Baldur’s Gate: Enhanced Edition


Review by · March 28, 2013

A very long time ago… I’d rather not say how long because thinking about it makes me feel old… but a very long time ago, a computer game came out called Baldur’s Gate. It promised to be the most pure adaptation of the tabletop Dungeons & Dragons experience to date.

It was.

You have to understand, this was not the first Dungeons & Dragons game. There were lots of computer RPGs that emulated D&D sensibilities. Bard’s Tale. Wizardry. Ultima, once upon a time. There were the actual Gold Box games with the D&D license. They were all awesome.

But none of them quite captured the same type of feeling you got forging a story with your friends, the type of feeling you had sitting down playing D&D and knowing the only limits were your imagination.

Baldur’s Gate came the closest. Relentlessly adhering to the AD&D 2nd Edition rules, Baldur’s Gate would start you off as a 1st level chump, just like when you played with your friends. Your life expectancy was about half a session in those days at first level. You were lucky to survive introductory encounters in Baldur’s Gate, especially if you decided to be a mage. Wandering into the woods was a potentially fatal proposition. You needed a combination of luck, stalwart companions, and a healthy dose of quicksave combined with reloading to survive.

It was faithful to a fault, and there was nothing else like it. It changed what we thought RPGs could do, and practically helped invent the concept of the Western RPG vs the Eastern RPG. It is important, seminal stuff.

And now, it is on iPad. In an “Enhanced Edition.” The same game that regularly used to demand that you keep multiple CDs worth of content nearby at all times for constant disc swapping can now be magically teleported via space to a travel device. We are living in the future.

But here’s the thing. Baldur’s Gate is a wonderful game. Nothing can ever change that. The fact that it is on the same device I’m using to type this review while in the freaking sky is nothing short of remarkable. But… I feel it must be evaluated not on the merits of its past, but what it is now. When you label something an “Enhanced Edition,” it must be improved in some way. Enhanced, if you will. Is it?

I don’t feel that it is. Sure, the game is still fun to me. But it is also frustrating. Nostalgia pulls me through the frustration of trying to find the exact pixel to touch to get through an open door. Knowing that the next plot twist coming up means I better save before dialogue starts doesn’t change the fact that trying to actually select dialogue options is extremely difficult due to the size of the targets. Trying to operate combat without a space bar in this game is at times brutal. Why couldn’t there have been some kind of swipe that paused to simulate that same feeling of control? And even with the ability to zoom in and out, battlefield control is a headache compared to the PC. You think you’ve clicked on the enemy you want to attack, only to discover that your warrior has run up next to that orc and is standing there taking hits because you missed your touch by a pixel.

The hand drawn backgrounds are still beautiful, but the characters themselves wandering through the world look like a pixelated mess when you zoom in. Why couldn’t they have been touched up?

And lastly β€” the landscape has changed so much. We are in the 4th edition of Dungeons and Dragons and headed for a 5th. The rules are archaic even for a guy who played them obsessively. I’m not saying they should be changed, but what about some extended tutorials explaining everything for newcomers?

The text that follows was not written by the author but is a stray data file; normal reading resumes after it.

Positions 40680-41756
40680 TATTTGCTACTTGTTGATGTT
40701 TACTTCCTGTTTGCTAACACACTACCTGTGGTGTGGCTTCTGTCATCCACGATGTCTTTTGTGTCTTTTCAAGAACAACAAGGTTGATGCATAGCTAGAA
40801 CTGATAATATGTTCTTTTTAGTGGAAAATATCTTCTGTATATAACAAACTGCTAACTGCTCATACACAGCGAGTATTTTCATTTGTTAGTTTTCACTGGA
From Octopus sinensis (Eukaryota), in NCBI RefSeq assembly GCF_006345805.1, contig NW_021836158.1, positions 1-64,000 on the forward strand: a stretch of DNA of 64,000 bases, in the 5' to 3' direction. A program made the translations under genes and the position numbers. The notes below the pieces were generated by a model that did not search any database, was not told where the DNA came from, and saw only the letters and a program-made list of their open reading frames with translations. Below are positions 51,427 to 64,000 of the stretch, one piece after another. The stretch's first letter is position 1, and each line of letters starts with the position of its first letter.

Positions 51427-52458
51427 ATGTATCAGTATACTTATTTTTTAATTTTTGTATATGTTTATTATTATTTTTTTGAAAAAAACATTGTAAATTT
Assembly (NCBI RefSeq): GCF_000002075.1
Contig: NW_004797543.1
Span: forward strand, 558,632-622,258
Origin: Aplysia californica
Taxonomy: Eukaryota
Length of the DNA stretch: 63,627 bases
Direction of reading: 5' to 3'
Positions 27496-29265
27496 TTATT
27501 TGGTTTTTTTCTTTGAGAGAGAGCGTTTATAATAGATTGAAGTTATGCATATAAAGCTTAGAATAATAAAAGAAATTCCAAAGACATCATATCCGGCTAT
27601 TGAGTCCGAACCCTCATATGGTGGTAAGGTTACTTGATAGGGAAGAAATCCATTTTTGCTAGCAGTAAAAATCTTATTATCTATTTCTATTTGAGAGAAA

The bottom line is if I hadn’t played Baldur’s Gate… oh, at least a dozen times from start to finish… before I played the Enhanced Edition on my iPad, I have a hard time thinking I would have enjoyed it so much. We have games now that copy a lot of what the Infinity Engine did that do it better on the iPad. Spiderweb Software has produced admirable ports of their own PC games like Avadon and Avernum that work wonderfully on the iPad. Baldur’s Gate, the original, the grand daddy, should be the best, most well executed of all of them. And it just isn’t. There are too many annoyances that, without the gift of the memories of a time gone by, would have made me put this game down. Too many times I would rather have simply been playing the original version on my PC.

But hey, the music is still terrific.

It is a gift that this game exists on my iPad. I have no regrets playing through it on this device, and I’m sure I’ll do it many times more. But mere existence is not enough to warrant a recommendation for those who haven’t played it before. I would still to this day recommend the original version of the game β€” heck, you can buy both 1 and 2 in a bundle for as much as the Enhanced Edition. Play it on the PC if you haven’t done so. If, like me, you’re an old dude that has played this so many times you know almost everything by heart, you’ll enjoy having it to take with you wherever you go. But like watching a movie on a portable device, the capacity to do something does not mean the experience is not diminished in important ways.


It's Baldur's Freaking Gate on your iPad.


Spotty touch recognition, going through doors becomes a pixel hunt mini game, handling combat not even close to as intuitive or smooth as PC.

Bottom Line

It's Baldur's Freaking Gate on your iPad, which is awesome. But difficult to recommend over other versions to anybody not already familiar with the game.

Overall Score 69
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Dave Yeager

Dave Yeager

Dave joined RPGFan in 2010 and while he tried to retire, he remained a lurker and sometimes-contributor. A huge fan of classic CRPGs and something called "Torchlight II," Dave's dry wit and generous nature immediately endears him to any staffer fortunate enough to meet him.